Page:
Amy P. LaRocca, Georgia Perimeter College
Adapted from a presentation at the 2010 Region 4 NACADA Conference
Reposted from Academic Advising Today, December 2010
I was lucky. About four months after graduating with my master’s degree, I secured a position as an academic advisor. I was thrilled with the possibilities within my new career and began seeing students almost immediately. As a new advisor, I have learned many lessons, often through trial and error. I have also realized that I possess skills that are unique simply because I am a new advisor. Thankfully, I have learned how to use these skills and how to make veteran advisors aware of them. When veteran advisors recognize the unique talents new advisors possess, they can work together to maximize these skills and better assist students.
New advisors generally come into the field with one thing in common: lots of questions. Some questions I had as a new advisor were: What makes one advisor “better” than another? What makes an advisor “the best”? “the worst?” Do poor advisors give inaccurate or incomplete information? What do I say to student who flunked chemistry and cannot apply to a nursing program? With so many questions, it can be hard for a new advisor to focus on the most important issue: student success.
However, while new advisors come into the field with many questions and much to learn, they also bring with them a unique skill set. Most new advisors possess three distinct skills. First, they are enthusiastic and excited. Most new advisors are more than willing to volunteer. They want to attend conferences, participate in graduation; they seek out new experiences and ways to learn. If a guinea pig is needed to test a new idea, seek out a new advisor. Second, new advisors actively seek improvement (Haydon, 2004). They often request input from students, supervisors, and fellow advisors in an attempt to find useful feedback and ways they can improve. Third, new advisors are likely to use research within the advising field to improve themselves and their campuses (Folsom, 2007). They comb the NACADA Web site for new tools and articles; they research successful programs at other institutions and borrow ideas that can be used in their own setting.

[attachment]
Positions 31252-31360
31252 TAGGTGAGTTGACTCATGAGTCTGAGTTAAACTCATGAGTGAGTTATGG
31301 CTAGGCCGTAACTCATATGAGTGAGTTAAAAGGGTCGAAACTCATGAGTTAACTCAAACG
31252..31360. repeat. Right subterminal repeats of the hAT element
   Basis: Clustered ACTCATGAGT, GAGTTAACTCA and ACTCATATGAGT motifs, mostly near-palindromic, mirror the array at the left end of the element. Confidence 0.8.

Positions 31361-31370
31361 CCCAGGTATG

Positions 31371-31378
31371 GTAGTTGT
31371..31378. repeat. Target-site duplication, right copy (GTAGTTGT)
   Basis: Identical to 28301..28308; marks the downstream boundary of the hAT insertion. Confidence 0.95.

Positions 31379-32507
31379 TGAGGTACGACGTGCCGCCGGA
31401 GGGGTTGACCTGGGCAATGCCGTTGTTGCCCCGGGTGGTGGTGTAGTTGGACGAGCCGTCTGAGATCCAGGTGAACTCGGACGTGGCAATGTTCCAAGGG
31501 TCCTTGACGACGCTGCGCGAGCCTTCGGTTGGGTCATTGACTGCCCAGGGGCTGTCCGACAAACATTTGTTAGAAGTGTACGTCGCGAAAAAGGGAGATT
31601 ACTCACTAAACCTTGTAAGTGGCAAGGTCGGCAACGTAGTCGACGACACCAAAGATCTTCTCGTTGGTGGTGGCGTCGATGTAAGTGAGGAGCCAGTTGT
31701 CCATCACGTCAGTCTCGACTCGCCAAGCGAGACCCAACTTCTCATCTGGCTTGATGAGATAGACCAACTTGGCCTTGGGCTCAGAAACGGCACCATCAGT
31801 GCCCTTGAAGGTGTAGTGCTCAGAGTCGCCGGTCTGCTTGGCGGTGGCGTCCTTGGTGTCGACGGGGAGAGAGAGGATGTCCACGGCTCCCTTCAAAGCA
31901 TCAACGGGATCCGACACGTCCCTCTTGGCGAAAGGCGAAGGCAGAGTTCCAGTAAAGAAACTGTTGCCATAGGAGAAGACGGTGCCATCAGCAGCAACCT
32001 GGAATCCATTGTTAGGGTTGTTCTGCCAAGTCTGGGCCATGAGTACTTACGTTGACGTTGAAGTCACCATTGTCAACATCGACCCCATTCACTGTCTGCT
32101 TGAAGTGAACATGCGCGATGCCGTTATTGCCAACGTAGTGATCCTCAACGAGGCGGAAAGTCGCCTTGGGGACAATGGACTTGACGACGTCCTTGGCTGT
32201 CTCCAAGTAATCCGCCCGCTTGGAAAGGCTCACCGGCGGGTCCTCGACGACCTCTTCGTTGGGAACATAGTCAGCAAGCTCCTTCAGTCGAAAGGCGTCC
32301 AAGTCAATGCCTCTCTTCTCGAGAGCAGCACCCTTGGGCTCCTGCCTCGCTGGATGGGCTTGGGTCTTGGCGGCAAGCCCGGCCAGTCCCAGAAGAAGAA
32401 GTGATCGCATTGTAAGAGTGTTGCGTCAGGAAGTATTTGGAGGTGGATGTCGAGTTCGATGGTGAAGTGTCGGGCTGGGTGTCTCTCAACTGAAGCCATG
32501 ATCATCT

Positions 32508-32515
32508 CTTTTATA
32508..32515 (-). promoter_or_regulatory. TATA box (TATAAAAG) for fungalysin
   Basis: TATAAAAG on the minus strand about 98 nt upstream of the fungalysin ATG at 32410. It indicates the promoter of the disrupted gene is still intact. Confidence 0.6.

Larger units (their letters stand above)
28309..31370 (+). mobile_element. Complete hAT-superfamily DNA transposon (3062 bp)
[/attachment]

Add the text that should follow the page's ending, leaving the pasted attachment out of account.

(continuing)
New advisors should learn their strengths and feel confident displaying them to their veteran counterparts. Teamwork between new and veteran advisors can lead to a better overall advising experience for students. While veteran advisors have the benefit of experience, they may need to be reminded of what it is like to be new.
Veteran advisors who work with new advisors can benefit in several ways. First, there can be a cycle of misunderstanding between veteran advisors and new students. Veteran advisors can become accustomed to repeating information and may be unaware that they are explaining things in an unclear manner. Often it takes a new advisor who says, “I am confused by that explanation” for a veteran advisor to realize how a student might also be confused. Similarly, veteran advisors can forget what it is like not to know certain things. All students may not know how to access an academic calendar from the institution’s homepage or that a “W” and a “WF” are not the same thing. A new advisor who asks can remind veteran advisors that this information is also new to some students. Further, new advisors can work with advisor training coordinators to provide feedback and reflections on new advisor training activities. It is important that those who create training programs receive feedback from participants within the program (Folsom, Joslin, &Yoder, 2005). New advisors can be a great resource for evaluating new training systems.